The Phenomena of the Housewife

Desperate Housewives and all versions of the Real Housewives of Orange County, New York City, Miami, etc., created a new look on the housewife.  These shows could almost be deemed acceptable if they had stayed on our television screens and never seeped into our society.  Unfortunately, it has infiltrated our social norms.  Growing up as a child of a stay at home mother, my idea of a housewife was exhausting.  The stay at home mom was the caregiver, the cook, the tutor, the chauffeur, the maid, the seamstress, the dog walker, and too many other busy titles to list here.  However, somehow in the last 15 years the housewife has become a title for a woman who has perfectly manicured nails, a personal trainer, and more often than not a laissez-faire approach to raising her children.  Moreover somehow this new breed of housewife, has turned her children to an accessory right alongside the designer handbag.  This is not to say by any means this is by definition all housewives, however it seems to becoming increasingly popular.

This past weekend my husband and I took our children to the park. When we arrived there, there were three girls and two mothers.  The girls ranged in age from 8-10 and they were running about.  The two mothers were sitting at picnic tables on the other side of the park in the pavilion engaged in a deep conversation.  I had this moment of self-reflection as I looked at them.  They were so well put together, I was envious.  Even on a good day my hair and makeup never looked so pristine.  How did these moms manage it? Nearby the mothers was a water fountain that Liam asked me to lift him up to get some water.  I overheard them busily chatting about a dinner party one was planning and what the chef was going to cook.  I walked out the pavilion and toward the playground, ready to push Liam and Ava on the swings.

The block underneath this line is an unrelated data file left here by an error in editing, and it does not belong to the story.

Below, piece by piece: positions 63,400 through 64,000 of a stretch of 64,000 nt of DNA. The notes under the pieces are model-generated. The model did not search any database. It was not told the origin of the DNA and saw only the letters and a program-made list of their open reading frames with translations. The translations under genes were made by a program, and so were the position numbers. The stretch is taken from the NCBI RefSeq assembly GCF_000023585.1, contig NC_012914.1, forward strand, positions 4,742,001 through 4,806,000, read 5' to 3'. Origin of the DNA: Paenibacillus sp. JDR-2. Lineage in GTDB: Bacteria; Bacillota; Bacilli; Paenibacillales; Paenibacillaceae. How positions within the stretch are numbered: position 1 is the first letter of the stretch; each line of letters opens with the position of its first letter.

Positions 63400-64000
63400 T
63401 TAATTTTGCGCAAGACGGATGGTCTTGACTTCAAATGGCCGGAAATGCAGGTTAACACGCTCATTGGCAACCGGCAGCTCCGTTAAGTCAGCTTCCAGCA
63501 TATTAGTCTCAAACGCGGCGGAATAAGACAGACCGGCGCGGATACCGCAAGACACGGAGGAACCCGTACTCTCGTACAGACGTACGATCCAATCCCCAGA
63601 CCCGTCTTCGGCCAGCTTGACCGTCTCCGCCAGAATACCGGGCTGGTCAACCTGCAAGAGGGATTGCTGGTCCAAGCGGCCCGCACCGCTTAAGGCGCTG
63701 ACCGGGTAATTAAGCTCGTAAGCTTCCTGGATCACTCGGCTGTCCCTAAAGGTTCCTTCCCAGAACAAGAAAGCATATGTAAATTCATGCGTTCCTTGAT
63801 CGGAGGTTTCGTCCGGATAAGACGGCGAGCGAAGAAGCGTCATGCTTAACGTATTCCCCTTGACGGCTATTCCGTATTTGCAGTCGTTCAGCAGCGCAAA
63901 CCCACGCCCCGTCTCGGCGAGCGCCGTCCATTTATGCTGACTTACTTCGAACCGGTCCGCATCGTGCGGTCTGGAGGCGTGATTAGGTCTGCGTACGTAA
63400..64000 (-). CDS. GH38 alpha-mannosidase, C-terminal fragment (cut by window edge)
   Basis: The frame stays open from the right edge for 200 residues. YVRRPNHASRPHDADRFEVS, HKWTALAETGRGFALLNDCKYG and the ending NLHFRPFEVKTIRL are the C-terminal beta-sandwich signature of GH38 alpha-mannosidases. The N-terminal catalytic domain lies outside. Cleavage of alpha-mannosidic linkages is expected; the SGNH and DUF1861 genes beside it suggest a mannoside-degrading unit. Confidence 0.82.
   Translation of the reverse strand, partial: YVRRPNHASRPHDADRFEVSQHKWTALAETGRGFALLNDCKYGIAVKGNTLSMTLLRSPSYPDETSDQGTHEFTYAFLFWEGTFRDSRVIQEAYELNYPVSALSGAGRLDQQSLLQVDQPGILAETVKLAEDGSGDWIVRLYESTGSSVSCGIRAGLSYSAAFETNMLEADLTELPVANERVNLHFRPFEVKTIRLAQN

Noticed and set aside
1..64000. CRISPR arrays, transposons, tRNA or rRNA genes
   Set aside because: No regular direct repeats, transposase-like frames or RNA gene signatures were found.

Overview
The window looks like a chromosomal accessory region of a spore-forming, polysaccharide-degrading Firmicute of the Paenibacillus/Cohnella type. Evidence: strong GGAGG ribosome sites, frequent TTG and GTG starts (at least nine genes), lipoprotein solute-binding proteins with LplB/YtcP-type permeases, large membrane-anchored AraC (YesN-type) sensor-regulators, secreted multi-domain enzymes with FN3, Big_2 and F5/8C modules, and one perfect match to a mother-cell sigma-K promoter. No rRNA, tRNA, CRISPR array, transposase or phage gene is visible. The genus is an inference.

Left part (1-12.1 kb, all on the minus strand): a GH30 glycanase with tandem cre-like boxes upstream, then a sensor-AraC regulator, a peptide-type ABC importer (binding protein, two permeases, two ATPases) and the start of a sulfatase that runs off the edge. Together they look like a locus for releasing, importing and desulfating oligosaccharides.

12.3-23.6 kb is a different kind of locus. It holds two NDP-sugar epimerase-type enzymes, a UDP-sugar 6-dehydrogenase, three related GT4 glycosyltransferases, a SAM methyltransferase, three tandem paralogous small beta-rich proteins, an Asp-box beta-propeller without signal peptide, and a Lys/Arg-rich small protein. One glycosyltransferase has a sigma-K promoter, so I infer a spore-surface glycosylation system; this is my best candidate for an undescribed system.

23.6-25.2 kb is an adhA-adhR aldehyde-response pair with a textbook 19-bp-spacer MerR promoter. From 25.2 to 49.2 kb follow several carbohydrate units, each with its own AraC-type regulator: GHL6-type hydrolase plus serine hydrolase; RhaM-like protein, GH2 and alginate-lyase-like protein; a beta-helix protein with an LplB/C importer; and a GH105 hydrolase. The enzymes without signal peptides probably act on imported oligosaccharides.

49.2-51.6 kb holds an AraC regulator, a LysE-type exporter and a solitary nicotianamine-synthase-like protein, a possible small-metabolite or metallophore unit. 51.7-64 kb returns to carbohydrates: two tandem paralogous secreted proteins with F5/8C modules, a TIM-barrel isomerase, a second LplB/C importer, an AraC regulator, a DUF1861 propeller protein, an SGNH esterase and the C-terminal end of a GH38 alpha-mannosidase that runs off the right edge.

As we approached the swings the three girls yelled to Liam and Ava, “The babies are here.  You can’t play here.”  I felt a surge of anger at this but I quickly quenched it.  The girls continued to point and yell at Liam and Ava as they got on the swings, calling them babies and telling them they could not play.  Just then two other cars pulled into the parking lot and families with young children (younger than Liam) came out of the car.  The girls then carried on to say, “Look more babies.  They can’t come here.”  I glanced over to the two mothers who were now looking at their phones, unaware of what was going on.  As the families approached the playground two of the young children began climbing the jungle gym.  One of the girls quickly scooted in and intervened in front of the young children and said, “You can’t climb this.  You are just a baby.”  Staring at the two mothers who were oblivious to what was going on, the father shot back in a very loud and stern voice, “I don’t know where your parents are, but this playground is for everyone. Please get out of my children’s way, and play nicely.  You are being fresh.”  The mothers then looked up and called their daughters over.

There were many things about that whole interaction that shocked me.  When I was their age I was eager to be a mother’s helper and someday a babysitter.  This blatant superiority complex in such young children was unnerving to me.  On top of that, to see two mothers so disengaged with their children that they had no idea what was going on, seemed very irresponsible.  I understand as children get older they do not need their parents hovering over them.  But these mothers were so out of tune to what was going on they were completely clueless to how rude their daughters were behaving.  Now I am not insinuating that every well-manicured mother raises ill-behaved children, but it was Liam in Ava in their mud puddleevident that these mothers had fallen victim to the Housewifitis that has fallen over this country.  Designer handbags and expensive nights out on the town don’t translate to meaningful experiences for children.  It’s spending quality time with them, whether it is reading a book to them every night before they go to bed or running around in the backyard.  Our children are truly a reflection on ourselves.  I see it all that all the time with my kids.  The good and the not so good habits they have picked up from me.  They are only in each phase for so long before they move onto the next stage.  Although, I miss each one of the stages as they grow out of it, I continue to enjoy the new one they go into.  I couldn’t help but think that these mothers were missing all of that as I have a hard time believing involved and engaged parents would allow such behavior.  Money can’t buy happiness, nor will it buy you memories or manners.

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